12. ^ Broadcasting (PDF). Broadcasting Publications. March 10, 1941. p. 47. Retrieved December 1, 2013. 
  13. ^ Broadcasting (PDF). Broadcasting Publications. June 16, 1941. p. 52. Retrieved December 1, 2013. 
  14. ^ a b Broadcasting (PDF). Broadcasting Publications. July 28, 1941. p. 60. Retrieved December 1, 2013. 
  15. ^ Krikorian, Mark (June 20, 1991). "WINC at 50". The Winchester Star (Winchester, Virginia: Byrd Newspapers). p. 21. 
  16. ^ "Grant Pollock, first announcer of radio station WINC". Handley Regional Library/Winchester-Frederick County Historical Society. c. 1950. 
  17. ^ Whitney, History of WINC, p. 1.
  18. ^ "Virginia General Population – County-Level Results for 1940". University of Virginia. Retrieved April 19, 2014. 
  19. ^ Broadcasting (PDF). Broadcasting Publications. July 20, 1942. p. 31. Retrieved April 23, 2014. 
  20. ^ a b "520 N. Pleasant Valley Road". Handley Regional Library/Winchester-Frederick County Historical Society. c. 1941. 
  21. ^ "Contact Us – NewsTalk 1400 WINC". WINC/Centennial Broadcasting. Retrieved December 1, 2013. 
  22. ^ a b c d e Whitney, History of WINC, p. 6.
  23. ^ Whitney, History of WINC, p. 5.
  24. ^ a b c Broadcasting (PDF). Broadcasting Publications. February 22, 1943. p. 16. Retrieved December 1, 2013. 
  25. ^ a b Broadcasting (PDF). Broadcasting Publications. January 31, 1944. p. 20. Retrieved December 1, 2013. 
  26. ^ a b "Radio: No More Blue". Time (New York, New York: Time Inc.). June 25, 1945. Retrieved December 1, 2013. 
  27. ^ a b Broadcasting/Telecasting (PDF). Broadcasting Publications. November 19, 1951. p. 26. Retrieved December 1, 2013. 
  28. ^ The 1945 Radio Annual (PDF). The Barnes Printing Company. 1945. p. 628. Retrieved March 16, 2014. 
  29. ^ McVey, John (October 26, 2011). "Station Going Strong After 65 Years". The Journal (Martinsburg, West Virginia: Ogden Newspapers). Retrieved March 16, 2014. 
  30. ^ Broadcasting/Telecasting (PDF). Broadcasting Publications. September 13, 1954. p. 130. Retrieved November 29, 2013. 
  31. ^ Radio Daily (PDF). Radio Daily Corporation. April 19, 1946. p. 7. Retrieved December 7, 2013. 
  32. ^ Broadcasting/Telecasting (PDF). Broadcasting Publications. April 15, 1946. p. 17. Retrieved December 1, 2013.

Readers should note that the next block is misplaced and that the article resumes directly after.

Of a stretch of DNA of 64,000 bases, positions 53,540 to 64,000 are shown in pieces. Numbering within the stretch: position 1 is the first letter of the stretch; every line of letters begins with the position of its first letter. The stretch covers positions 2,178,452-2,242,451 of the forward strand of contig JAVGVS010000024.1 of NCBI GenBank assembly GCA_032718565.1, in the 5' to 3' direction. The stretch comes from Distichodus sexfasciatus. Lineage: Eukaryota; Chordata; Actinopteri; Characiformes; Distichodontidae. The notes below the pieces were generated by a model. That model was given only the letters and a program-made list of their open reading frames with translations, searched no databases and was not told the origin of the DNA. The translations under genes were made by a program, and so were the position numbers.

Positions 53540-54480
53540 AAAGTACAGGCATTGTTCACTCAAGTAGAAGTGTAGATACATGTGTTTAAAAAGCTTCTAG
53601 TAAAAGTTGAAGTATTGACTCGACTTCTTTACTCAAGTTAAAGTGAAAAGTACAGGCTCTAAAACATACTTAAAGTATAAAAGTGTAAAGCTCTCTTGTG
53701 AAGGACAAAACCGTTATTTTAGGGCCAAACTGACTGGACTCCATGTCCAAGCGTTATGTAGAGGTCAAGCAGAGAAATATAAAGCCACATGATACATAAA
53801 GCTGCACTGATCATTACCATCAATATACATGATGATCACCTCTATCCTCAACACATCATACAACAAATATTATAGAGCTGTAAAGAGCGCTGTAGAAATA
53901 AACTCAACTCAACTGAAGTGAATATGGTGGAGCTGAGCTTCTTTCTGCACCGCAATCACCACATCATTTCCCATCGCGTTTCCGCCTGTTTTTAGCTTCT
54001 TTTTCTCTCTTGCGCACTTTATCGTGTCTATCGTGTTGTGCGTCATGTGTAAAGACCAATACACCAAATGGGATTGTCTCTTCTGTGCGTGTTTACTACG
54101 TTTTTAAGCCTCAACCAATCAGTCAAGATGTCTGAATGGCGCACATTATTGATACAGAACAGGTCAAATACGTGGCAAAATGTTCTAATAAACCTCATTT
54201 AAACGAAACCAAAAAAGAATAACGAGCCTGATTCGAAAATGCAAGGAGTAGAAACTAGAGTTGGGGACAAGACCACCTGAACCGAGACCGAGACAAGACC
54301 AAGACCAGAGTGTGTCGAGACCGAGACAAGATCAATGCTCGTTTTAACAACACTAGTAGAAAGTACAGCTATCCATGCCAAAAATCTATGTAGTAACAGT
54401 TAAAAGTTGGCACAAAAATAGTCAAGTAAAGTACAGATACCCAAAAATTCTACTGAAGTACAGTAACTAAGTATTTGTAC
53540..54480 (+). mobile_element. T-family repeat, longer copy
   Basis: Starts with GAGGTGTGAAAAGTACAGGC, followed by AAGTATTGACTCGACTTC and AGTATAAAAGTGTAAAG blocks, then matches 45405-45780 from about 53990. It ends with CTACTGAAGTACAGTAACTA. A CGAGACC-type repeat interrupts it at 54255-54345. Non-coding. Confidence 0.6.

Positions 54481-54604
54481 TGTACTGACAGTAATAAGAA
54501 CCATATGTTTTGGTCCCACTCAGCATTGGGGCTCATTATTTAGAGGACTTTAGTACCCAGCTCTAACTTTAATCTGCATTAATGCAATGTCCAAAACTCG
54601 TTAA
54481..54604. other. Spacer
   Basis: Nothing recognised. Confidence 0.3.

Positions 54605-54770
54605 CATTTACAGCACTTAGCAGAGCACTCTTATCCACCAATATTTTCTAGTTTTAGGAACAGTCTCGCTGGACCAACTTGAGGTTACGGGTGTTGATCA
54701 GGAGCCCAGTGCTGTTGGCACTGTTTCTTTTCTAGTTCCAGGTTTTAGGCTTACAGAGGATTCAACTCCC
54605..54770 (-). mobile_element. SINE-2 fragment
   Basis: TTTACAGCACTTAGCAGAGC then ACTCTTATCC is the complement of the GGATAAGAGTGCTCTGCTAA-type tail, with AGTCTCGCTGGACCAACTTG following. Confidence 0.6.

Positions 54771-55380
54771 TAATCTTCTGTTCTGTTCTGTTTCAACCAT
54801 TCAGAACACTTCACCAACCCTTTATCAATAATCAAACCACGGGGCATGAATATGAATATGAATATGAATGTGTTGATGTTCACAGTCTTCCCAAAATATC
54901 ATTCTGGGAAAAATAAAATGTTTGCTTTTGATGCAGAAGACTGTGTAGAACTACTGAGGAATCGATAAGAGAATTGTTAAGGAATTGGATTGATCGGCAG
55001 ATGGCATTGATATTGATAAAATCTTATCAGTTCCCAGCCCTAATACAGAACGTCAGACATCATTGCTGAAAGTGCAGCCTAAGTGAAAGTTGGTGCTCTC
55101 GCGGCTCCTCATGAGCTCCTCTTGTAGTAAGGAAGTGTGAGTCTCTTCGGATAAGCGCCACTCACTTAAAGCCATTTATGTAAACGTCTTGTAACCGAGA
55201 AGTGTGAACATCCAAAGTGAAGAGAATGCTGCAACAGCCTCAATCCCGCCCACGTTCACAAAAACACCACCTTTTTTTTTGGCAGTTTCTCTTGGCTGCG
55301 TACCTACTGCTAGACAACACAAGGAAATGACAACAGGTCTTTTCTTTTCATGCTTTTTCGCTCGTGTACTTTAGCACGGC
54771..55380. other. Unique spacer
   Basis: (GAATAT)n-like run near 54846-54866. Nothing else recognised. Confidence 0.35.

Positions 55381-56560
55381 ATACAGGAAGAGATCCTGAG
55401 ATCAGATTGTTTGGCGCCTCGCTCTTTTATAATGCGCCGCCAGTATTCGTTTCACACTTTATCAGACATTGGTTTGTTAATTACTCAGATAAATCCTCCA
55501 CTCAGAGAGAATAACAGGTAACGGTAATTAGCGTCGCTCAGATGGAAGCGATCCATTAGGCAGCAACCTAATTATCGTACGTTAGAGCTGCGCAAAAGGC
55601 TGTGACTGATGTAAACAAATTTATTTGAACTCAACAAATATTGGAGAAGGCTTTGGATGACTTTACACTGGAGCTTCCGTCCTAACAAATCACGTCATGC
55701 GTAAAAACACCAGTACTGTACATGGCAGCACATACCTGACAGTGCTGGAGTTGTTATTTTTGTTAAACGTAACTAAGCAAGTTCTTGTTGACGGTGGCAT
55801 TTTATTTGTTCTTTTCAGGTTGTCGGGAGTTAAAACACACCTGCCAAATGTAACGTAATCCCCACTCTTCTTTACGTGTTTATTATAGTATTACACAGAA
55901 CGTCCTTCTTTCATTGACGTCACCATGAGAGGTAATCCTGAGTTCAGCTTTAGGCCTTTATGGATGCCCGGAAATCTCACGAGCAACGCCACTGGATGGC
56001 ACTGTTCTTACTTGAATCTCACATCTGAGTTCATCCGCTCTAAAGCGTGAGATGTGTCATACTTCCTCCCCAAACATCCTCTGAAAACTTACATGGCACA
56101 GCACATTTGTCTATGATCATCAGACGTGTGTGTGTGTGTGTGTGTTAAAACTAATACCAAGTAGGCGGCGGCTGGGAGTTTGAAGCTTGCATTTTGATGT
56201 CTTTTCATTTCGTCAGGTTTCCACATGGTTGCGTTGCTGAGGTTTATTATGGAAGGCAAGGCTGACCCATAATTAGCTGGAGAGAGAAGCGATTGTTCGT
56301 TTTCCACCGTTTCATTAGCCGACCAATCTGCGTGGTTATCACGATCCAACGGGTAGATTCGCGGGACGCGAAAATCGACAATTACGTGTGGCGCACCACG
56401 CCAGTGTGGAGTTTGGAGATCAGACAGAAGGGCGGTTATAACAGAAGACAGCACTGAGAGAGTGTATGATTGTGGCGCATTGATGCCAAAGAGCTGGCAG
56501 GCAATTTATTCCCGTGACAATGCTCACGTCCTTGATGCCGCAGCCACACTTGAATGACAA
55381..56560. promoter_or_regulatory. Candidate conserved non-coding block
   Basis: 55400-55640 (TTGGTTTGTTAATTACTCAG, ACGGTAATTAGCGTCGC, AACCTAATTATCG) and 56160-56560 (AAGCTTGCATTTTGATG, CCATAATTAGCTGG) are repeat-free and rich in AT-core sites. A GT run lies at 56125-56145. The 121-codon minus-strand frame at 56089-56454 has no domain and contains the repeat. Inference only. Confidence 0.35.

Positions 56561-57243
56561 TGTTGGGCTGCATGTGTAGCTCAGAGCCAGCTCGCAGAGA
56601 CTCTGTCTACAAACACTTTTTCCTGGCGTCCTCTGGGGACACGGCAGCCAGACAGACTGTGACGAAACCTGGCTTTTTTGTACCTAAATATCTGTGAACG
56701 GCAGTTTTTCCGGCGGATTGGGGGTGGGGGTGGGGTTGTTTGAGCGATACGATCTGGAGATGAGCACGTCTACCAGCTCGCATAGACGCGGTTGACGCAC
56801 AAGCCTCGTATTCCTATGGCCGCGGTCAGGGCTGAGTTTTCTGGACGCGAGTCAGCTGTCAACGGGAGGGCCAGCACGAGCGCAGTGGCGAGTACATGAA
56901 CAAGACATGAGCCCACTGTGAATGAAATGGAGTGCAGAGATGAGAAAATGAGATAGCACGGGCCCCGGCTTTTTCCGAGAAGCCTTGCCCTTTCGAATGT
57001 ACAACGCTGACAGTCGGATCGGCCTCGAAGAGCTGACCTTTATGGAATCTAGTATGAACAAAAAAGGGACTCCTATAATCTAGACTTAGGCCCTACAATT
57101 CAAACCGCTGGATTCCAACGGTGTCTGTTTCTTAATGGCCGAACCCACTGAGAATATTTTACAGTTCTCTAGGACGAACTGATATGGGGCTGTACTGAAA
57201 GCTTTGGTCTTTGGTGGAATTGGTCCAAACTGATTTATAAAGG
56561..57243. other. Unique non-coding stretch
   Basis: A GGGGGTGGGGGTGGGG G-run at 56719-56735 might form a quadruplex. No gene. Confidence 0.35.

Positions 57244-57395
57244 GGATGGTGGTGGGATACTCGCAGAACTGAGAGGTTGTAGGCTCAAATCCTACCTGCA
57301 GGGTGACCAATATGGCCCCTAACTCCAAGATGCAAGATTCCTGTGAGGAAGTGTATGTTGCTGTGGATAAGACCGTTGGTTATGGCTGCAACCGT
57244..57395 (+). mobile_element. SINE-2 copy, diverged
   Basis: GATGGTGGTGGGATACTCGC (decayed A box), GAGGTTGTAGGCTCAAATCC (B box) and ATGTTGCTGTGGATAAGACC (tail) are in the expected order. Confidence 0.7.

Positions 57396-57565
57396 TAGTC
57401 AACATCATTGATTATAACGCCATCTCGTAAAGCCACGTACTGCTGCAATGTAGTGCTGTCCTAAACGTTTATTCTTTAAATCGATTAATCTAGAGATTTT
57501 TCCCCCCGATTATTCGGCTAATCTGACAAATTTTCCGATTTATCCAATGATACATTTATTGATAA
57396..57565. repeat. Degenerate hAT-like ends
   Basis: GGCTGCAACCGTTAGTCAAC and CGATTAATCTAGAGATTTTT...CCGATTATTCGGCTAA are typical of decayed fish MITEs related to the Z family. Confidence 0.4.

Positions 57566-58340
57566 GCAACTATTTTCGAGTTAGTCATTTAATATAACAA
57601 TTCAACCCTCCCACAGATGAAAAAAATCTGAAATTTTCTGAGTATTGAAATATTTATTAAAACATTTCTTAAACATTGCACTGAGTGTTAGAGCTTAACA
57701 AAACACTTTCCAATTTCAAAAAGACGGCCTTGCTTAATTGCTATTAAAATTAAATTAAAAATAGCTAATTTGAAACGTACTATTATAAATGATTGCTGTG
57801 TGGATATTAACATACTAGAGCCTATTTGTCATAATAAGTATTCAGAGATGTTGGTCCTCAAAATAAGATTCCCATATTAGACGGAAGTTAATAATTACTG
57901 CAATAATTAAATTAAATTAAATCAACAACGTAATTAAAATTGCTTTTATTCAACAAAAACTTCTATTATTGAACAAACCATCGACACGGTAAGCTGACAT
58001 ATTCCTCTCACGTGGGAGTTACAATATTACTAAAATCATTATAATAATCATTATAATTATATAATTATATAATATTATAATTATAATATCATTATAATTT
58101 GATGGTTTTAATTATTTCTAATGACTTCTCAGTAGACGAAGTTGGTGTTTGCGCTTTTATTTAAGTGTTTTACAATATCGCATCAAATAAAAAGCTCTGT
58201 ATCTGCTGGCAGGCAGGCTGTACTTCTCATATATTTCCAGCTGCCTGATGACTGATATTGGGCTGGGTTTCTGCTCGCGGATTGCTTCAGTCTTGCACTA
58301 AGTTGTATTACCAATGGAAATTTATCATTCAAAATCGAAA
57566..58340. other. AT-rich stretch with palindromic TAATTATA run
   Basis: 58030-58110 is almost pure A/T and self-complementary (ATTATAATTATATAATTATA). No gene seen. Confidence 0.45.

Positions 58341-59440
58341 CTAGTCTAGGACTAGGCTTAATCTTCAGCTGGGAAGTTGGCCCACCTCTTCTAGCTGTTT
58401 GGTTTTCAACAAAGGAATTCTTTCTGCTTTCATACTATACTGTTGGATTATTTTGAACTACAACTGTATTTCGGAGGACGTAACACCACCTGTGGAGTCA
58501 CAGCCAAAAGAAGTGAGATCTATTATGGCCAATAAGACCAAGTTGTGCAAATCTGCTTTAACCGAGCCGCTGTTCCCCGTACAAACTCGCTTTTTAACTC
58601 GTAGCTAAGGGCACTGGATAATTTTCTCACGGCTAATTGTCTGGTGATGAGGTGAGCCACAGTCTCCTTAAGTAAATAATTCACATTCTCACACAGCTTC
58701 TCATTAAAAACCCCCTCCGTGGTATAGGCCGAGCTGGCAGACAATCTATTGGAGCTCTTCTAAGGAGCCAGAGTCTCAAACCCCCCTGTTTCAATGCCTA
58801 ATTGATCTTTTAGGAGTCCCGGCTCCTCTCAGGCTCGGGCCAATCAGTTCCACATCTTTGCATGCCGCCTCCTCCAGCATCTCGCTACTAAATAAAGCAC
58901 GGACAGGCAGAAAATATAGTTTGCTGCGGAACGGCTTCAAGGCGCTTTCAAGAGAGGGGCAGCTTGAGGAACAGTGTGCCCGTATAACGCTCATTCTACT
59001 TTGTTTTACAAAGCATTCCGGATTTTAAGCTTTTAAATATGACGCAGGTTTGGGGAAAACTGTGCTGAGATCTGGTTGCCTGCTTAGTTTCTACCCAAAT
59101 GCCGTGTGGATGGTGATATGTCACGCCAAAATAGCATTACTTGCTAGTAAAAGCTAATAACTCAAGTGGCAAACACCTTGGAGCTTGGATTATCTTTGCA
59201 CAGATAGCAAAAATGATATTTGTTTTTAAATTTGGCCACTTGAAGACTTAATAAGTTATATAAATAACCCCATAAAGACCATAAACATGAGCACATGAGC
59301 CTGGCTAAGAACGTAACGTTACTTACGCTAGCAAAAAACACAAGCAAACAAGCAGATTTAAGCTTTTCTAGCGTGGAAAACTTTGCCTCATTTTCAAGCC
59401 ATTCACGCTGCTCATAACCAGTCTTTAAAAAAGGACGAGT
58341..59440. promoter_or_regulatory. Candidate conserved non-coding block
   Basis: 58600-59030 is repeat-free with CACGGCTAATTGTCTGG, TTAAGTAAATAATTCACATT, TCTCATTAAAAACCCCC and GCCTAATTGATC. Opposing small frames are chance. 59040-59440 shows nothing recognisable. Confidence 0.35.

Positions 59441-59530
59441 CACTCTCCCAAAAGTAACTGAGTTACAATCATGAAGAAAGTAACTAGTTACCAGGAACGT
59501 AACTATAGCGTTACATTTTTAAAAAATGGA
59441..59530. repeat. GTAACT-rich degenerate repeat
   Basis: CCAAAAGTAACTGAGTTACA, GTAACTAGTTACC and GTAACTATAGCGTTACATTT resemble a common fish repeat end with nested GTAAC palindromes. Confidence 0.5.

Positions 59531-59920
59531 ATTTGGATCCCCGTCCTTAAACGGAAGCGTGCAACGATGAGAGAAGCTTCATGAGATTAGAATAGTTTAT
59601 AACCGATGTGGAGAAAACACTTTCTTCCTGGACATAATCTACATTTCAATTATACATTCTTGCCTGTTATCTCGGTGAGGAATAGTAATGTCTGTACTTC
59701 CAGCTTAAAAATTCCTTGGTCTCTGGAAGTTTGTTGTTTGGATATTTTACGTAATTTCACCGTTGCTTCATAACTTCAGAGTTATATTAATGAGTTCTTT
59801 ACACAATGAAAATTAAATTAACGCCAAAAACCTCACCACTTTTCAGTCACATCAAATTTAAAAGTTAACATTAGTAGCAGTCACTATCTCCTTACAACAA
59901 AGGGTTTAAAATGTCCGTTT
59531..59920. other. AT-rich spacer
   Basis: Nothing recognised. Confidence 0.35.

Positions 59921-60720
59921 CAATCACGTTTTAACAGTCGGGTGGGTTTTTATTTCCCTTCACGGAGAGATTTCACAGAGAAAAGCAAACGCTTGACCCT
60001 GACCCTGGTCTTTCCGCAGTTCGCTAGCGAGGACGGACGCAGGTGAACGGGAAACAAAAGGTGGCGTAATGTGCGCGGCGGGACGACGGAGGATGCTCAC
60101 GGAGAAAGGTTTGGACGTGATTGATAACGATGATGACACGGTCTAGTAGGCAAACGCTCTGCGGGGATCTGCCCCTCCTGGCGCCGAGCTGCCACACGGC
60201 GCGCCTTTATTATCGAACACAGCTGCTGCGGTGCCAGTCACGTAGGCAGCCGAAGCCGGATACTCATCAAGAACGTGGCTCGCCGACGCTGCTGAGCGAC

33. ^ 1946 Broadcasting Yearbook (PDF). Broadcasting Publications. 1946. p. 182. Retrieved December 3, 2013. 
  34. ^ 1948 Broadcasting Yearbook (PDF). Broadcasting Publications. 1948. p. 250. Retrieved December 7, 2013. 
  35. ^ Cox, Jim (2009). American Radio Networks: A History (PDF). McFarland & Company. pp. 194–195. ISBN 978-0-7864-4192-1. 
  36. ^ 1949 Broadcasting Yearbook (PDF). Broadcasting Publications. 1949. p. 420. Retrieved December 7, 2013. 
  37. ^ 1951 Broadcasting Yearbook (PDF). Broadcasting Publications. 1951. p. 317. Retrieved December 7, 2013. 
  38. ^ 1960 Broadcasting Yearbook (PDF). Broadcasting Publications. 1960. p. B-20. Retrieved December 7, 2013. 
  39. ^ 1947 Broadcasting Yearbook (PDF). Broadcasting Publications. 1947. p. 236. Retrieved April 19, 2014. 
  40. ^ a b c d e f Broadcasting/Telecasting (PDF). Broadcasting Publications. January 27, 1947. p. 60. Retrieved December 1, 2013. 
  41. ^ Broadcasting/Telecasting (PDF). Broadcasting Publications. August 18, 1947. p. 70. Retrieved December 1, 2013. 
  42. ^ a b Broadcasting/Telecasting (PDF). Broadcasting Publications. August 18, 1947. p. 72. Retrieved December 1, 2013. 
  43. ^ Broadcasting/Telecasting (PDF). Broadcasting Publications. September 26, 1949. p. 54. Retrieved December 1, 2013. 
  44. ^ Kelly, Laura (May 2, 2013). "8 Destinations for Country Music Fans". Fox News Channel. Retrieved December 3, 2013. 
  45. ^ a b Ellison, Curtis W. (1995). Country Music Culture: From Hard Times to Heaven. University Press of Mississippi. p. 93. ISBN 0-87805-721-8. 
  46. ^ "Senate Joint Resolution No. 403". Virginia General Assembly Legislative Information System. February 17, 1997. Retrieved April 19, 2014. 
  47. ^ a b c "SABF Past Celebrities". Shenandoah Apple Blossom Festival. Retrieved March 16, 2014. 
  48. ^ Broadcasting/Telecasting (PDF). Broadcasting Publications. January 21, 1952. p. 30. Retrieved December 1, 2013. 
  49. ^ 1953 Broadcasting Yearbook (PDF). Broadcasting Publications. 1953. p. 307. Retrieved December 3, 2013. 
  50. ^ Broadcasting/Telecasting (PDF). Broadcasting Publications. May 19, 1952. p. 42. Retrieved December 1, 2013. 
  51. ^ ""Voice of Prophecy" to Go on NBC on June 3". Columbia Union Visitor (Washington, D.C.: Columbia Union Conference of Seventh-day Adventists). May 31, 1956. p. 3. 
  52. ^ "Richard F. Lewis, WINC Owner, Dies". The Winchester Star (Winchester, Virginia: Byrd Newspapers). October 19, 1957. 
  53. ^ Broadcasting (PDF). Broadcasting Publications. November 18, 1957. p. 130. Retrieved December 2, 2013. 
  54. ^ Broadcasting (PDF). Broadcasting Publications. February 10, 1964. p. 88. Retrieved December 2, 2013. 
  55. ^ Broadcasting (PDF). Broadcasting Publications. August 25, 1958. p. 100. Retrieved December 2, 2013. 
  56. ^ Broadcasting (PDF). Broadcasting Publications. January 16, 1961. p. 88. Retrieved December 2, 2013. 
  57. ^ Broadcasting (PDF). Broadcasting Publications. August 10, 1959. p. 58. Retrieved December 2, 2013. 
  58. ^ Pollak, Michael (September 23, 1999). "Eerie, Creepy Look at Cold War Culture". The New York Times (New York, New York: The New York Times Company). Retrieved December 2, 2013. 
  59. ^ a b Broadcasting (PDF). Broadcasting Publications. December 22, 1969. p. 42. Retrieved December 2, 2013.